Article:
IN PERSON - Feminist Journeys: Voices from Bangladesh Featuring Mehnaaz Momen, Elora Shehabuddin, and Gemini Wahhaj

Monday, June 6, 2022 - 6:30pm to 7:30pm
2421 Bissonnet Street
Houston, TX 77005

Brazos Bookstore will be hosting Feminist Journeys in person on Monday, June 6 at 6:30 pm.

Three women writers from Bangladesh will explore feminism across the genres of memoir, academic trade writing, and short fiction.

Face Masks are required to attend the event.

Mehnaaz Momen, Associate Professor, Texas A&M International University, has penned a memoir of growing up in Bangladesh in the 1970s, recreating her home city of Dhaka as a space of secularism and tolerance. The book by Elora Shehabuddin, Professor, Rice University, presents a unique and engaging history of feminism as a story of colonial and postcolonial interactions between Anglo-American and South Asian Muslim societies. Gemini Wahhaj, Associate Professor, Lone Star College, and a graduate of the University of Houston’s Creative Writing Program, has published a short story collection, Two Women, which explores the experiences of the global Bangladeshi diaspora, especially women, against the backdrop of imperial power, war, immigration, and poverty. 

The event will be organized as a conversation among these three writers who have long reflected, through their different lenses and life experiences, on feminism in Bangladesh. After brief pesentaions about their new books, they will ask each other about their work and the particulars of the feminist perspectives that undergird their writing, creating a stimulating discussion with the audience about transnational and intersectional feminism today.

Dr. Mehnaaz Momen teaches Political Science and Public Administration courses in the Department of Social Sciences at Texas A&M International University (TAMIU). She worked at a nonprofit organization in Bangladesh and completed higher education in Halifax, Canada and Cleveland, Ohio. Her book, The Paradox of Citizenship in American Politics: Ideals and Reality, published by Palgrave Macmillan in 2017, explores the meaning of citizenship in America from the multiple perspectives of history, politics, and policy. In her next book, Political Satire, Postmodern Reality, and the Trump Presidency: Who Are We Laughing At?, published in 2019, she tries to make sense of the contemporary media landscape and analyze how satire has evolved in American political culture and why it fails in the Trump era. She is currently working on a book called Space, Memory, Identity in Laredo: Anatomy of a Border City, which traces Laredo’s history and growth, and connects space, memory, and identity through pertinent urban theories and oral history. Her memoir, Living Dhaka, Leaving Dhaka (Jagriti Prokashoni, 2022) recounts the story of growing up during the heyday of chaos and change in the aftermath of liberation. She treasures the secular, tolerant, and vibrant environment that nurtured her. This memoir is an attempt to exalt those days and preserve the narration for the generations which are distant from the way of life that once defined Dhaka.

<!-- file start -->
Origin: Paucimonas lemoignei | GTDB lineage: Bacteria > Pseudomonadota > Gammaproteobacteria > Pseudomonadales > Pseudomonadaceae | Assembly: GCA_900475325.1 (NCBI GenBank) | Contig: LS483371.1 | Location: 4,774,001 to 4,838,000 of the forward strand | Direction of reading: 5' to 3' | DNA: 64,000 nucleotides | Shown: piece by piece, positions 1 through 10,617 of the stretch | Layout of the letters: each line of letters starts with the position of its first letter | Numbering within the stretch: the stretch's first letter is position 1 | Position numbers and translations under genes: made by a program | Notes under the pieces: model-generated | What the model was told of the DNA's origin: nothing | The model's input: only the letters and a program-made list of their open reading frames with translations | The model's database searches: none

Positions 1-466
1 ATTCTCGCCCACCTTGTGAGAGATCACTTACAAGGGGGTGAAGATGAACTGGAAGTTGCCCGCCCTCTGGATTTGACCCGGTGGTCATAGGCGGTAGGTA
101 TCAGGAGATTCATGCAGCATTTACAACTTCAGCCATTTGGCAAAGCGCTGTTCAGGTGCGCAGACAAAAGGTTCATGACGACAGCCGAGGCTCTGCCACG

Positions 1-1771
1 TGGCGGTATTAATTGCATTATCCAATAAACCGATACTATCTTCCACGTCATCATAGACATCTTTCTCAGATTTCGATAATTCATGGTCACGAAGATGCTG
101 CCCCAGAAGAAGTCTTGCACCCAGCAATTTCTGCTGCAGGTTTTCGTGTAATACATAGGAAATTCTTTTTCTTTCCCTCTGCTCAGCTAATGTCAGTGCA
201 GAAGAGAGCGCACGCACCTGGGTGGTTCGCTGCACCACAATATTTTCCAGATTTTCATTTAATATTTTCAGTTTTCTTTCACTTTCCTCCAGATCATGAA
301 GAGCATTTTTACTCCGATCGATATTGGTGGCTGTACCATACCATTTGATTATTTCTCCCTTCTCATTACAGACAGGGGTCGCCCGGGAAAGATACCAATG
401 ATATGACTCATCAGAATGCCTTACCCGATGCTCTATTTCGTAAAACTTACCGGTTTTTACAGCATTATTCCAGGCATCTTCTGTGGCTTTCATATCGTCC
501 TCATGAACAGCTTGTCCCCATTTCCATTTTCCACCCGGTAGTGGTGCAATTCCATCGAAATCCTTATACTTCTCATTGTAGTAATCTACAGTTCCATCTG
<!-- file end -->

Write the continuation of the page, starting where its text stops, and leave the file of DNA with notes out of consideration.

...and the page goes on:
Elora Shehabuddin is Professor of Transnational Asian Studies and Core Faculty in the Center for the Study of Women, Gender, and Sexuality. Professor Shehabuddin is the author of Sisters in the Mirror: A History of Muslim Women and the Global Politics of Feminism (University of California Press, 2021), Reshaping the Holy: Democracy, Development, and Muslim Women in Bangladesh (Columbia University Press, 2008), and Empowering Rural Women: The Impact of Grameen Bank in Bangladesh (Grameen Bank, 1992). She has published articles in Modern Asian Studies, Signs: Journal of Women in Culture and Society, Journal of Women's History, Südasien-Chronik [South Asia Chronicle], Journal of Bangladesh Studies, and Asian Survey, as well as chapters in numerous edited volumes. She co-edited a special issue of Feminist Economics on “Gender and Economics in Muslim Communities.” 

Professor Shehabuddin has received many fellowships, including from the National Endowment for the Humanities, the Woodrow Wilson Foundation, the American Association of University Women, the Social Science Research Council, the Andrew W. Mellon Foundation, and the U.S. Institute of Peace. Professor Shehabuddin currently serves on the editorial board of the Journal of Bangladesh Studies, as an Associate Editor of the Encyclopedia of Women and Islamic Cultures (Brill), on the Advisory Committee of the Women’s Studies in Religion Program at Harvard Divinity School, and as an elected member of the South Asia Council in the Association for Asian Studies.